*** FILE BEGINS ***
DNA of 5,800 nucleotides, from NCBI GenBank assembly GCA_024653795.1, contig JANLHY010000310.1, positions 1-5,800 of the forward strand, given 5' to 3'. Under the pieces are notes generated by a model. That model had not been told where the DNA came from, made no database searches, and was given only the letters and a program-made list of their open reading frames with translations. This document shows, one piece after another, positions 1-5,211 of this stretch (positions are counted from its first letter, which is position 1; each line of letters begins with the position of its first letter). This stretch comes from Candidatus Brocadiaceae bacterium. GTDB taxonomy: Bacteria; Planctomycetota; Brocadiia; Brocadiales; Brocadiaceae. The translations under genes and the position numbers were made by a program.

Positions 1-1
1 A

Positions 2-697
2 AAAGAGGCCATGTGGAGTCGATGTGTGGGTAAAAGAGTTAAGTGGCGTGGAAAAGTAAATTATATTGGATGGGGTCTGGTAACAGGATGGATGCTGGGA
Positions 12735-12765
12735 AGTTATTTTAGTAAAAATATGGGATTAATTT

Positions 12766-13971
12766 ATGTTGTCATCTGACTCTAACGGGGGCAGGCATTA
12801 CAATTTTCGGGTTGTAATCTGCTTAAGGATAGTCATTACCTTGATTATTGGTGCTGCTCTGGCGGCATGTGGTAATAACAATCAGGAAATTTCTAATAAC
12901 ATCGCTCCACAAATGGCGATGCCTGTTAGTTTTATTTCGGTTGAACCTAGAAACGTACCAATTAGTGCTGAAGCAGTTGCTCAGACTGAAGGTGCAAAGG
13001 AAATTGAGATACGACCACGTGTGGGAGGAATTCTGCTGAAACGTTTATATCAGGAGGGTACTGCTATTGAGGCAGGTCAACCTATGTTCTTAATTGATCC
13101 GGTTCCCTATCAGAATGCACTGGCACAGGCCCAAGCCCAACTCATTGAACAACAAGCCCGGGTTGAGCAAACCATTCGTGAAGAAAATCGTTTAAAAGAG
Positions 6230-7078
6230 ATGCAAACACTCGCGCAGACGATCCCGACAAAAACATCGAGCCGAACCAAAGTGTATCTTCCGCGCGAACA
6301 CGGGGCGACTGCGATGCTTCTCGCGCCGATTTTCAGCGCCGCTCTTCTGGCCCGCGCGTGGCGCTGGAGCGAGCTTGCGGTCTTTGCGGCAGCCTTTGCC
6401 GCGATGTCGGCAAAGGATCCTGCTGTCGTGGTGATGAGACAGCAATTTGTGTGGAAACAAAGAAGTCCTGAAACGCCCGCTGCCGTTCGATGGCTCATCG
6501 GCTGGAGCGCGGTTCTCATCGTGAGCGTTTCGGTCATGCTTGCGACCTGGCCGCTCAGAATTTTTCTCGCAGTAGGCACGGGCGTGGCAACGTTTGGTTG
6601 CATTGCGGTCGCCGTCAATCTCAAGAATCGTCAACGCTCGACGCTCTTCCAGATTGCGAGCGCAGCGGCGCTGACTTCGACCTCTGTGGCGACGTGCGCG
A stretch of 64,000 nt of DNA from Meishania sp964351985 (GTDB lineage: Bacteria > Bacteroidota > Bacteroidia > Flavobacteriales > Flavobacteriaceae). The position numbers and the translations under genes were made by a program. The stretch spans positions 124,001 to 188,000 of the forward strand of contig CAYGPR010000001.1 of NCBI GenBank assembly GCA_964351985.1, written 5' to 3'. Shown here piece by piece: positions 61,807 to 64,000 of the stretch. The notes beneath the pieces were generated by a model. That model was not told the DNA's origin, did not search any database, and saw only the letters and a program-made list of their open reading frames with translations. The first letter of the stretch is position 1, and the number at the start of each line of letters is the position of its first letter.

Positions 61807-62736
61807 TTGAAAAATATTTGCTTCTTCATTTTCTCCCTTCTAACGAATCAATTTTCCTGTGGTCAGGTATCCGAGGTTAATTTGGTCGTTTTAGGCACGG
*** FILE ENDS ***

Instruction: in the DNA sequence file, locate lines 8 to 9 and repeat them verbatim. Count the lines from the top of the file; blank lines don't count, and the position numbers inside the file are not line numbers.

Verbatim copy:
Positions 12766-13971
12766 ATGTTGTCATCTGACTCTAACGGGGGCAGGCATTA